A new creative force hits Coffs
RAY Mather sits alone with his latte and Macbook Pro on the broad deck of the OP81 café.
He speaks animatedly about CR8 Studios, the new gallery he will open in Coffs Harbour on October 14.
"I see it as a creative hub," Ray explains.
The space will be used for Ray's photographic work, as a meeting space and to exhibit the works of local artists.
As Ray enthuses about his plans and ideas, two things stand out about this tall, handsome man: 1. He is clearly gay, and 2. He is a true creator, the sort of person who sources power and joy through the simple act of creating.
Being gay and being truly creative have a few things in common.
Both pull you in directions that are often uncomfortable.
Both can be lonely and isolating. Both require a special kind of self awareness.
Ray's story is a journey toward self discovery and acceptance.
The story begins in regional NSW when the boy who had always wanted to dance discovered ballroom dancing at age 10.
"It just worked," Ray says. "I had found my expression."
Dancing became the centre of his young life with competitions every weekend. But it wasn't always easy.
As Ray became aware of his own sexuality, living in regional Australia became increasingly oppressive.
"Coming out as a gay person in a regional area was just a horrible experience," he explains.
"I realised that I didn't want to be in a small place being gay, so I thought I'll get lost in Sydney."
Instead of getting lost, Ray found himself in the big city.
He immersed himself in the competitive dancing world. In 1986 he turned pro, partnering with Sonya Kruger, now famous for her appearances on Dancing with the Stars.
Ray and Sonya won the Nationals, the Australasian Championships and the South Pacific Dance Championships.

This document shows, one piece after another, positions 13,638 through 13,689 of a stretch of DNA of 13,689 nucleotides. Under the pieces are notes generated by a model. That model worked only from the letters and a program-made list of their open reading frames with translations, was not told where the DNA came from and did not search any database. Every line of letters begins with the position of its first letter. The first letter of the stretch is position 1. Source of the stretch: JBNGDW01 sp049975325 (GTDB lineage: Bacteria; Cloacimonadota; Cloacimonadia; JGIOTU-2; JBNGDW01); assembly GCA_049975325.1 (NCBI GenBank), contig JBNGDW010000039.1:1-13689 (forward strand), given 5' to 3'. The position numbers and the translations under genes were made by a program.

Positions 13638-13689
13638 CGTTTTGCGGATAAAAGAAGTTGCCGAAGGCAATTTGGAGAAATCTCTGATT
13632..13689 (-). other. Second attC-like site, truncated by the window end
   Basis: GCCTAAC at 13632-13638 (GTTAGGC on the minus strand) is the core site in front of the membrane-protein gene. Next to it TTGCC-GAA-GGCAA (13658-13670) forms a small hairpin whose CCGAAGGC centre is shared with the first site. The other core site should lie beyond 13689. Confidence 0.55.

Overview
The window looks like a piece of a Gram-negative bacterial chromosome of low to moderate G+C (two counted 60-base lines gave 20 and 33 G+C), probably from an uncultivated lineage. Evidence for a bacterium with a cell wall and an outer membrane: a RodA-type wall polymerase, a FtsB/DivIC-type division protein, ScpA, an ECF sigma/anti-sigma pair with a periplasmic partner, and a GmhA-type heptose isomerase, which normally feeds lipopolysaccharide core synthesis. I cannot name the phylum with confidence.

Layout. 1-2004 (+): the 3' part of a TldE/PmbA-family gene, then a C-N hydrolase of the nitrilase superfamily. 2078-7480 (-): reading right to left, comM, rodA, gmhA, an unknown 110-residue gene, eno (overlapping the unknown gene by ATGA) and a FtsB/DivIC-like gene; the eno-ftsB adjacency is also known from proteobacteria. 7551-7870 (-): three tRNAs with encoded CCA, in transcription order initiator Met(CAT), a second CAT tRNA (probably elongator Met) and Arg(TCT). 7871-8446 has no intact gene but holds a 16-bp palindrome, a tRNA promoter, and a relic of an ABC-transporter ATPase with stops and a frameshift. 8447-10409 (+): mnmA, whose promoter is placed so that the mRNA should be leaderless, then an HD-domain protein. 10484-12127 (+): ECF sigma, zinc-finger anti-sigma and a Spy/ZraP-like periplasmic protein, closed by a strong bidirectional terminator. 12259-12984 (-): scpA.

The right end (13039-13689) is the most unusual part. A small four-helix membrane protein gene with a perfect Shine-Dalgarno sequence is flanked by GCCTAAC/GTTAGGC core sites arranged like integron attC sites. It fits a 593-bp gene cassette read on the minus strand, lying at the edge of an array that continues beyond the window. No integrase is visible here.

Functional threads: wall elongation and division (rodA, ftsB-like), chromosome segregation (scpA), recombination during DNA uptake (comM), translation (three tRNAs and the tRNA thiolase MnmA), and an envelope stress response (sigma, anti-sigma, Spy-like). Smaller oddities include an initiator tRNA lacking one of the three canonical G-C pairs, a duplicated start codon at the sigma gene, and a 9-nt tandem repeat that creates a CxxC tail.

At the same time Ray started a dance studio called Dance Avenue and landed a gig as tutor and assistant choreographer on Baz Luhrmann's Strictly Ballroom.
When the film became a worldwide sensation in 1992, ballroom dancing exploded and Ray's career blasted off with it.
His studio was booked out, he worked on other movies and fashion shows and as a dance tutor at NAIDA, choreographed the People's Choice Awards and danced at the AFL Grand Final.
He was soaring.
Perhaps it was the euphoria of reaching for the stars that gave Ray the courage to turn his successful life upside down.
In 1998 Ray's father died, there were family squabbles around the will and another long-term relationship ended.
"It was one of those big moments where a whole bunch of things ended and I had a choice to stay with what I knew or cross the line and go somewhere new," Ray explains.
He bought a tent and a sleeping bag and drove north.
"I wanted to know what else I was capable of being beyond ballroom dancing Raymond."
As it turns out Ray was capable of complete reinvention.
Ray was drawn to photography by the freedom it gave and encouraged by friends who told him he had an eye for it.
Starting with film photography, he migrated to digital, discovering the world of digital media and web design.
His skills sharpened and his photography gained acclaim, including a shortlisting for the Moran Portrait Prize, but reinvention was hard.
There were terrible periods of self doubt and depression.
"I was angry with myself for walking away from a successful business and felt I had nothing.
I had to get comfortable with what that meant and then re-emerge."
Ray did re-emerge and in November 2010 he moved to Coffs Harbour to set up CR8 Studios.
He's back in regional NSW, but this time he is not the little gay boy who wanted to dance.
He's a confident, comfortable, successful artist. And he's excited about the studio.
"It's not just a gallery, it's a hub for all sorts of creative activity," Ray explains.
"The opening night is going to be great!"
Raymond Mather has found himself and Coffs Harbour is about to reap the rewards of his journey.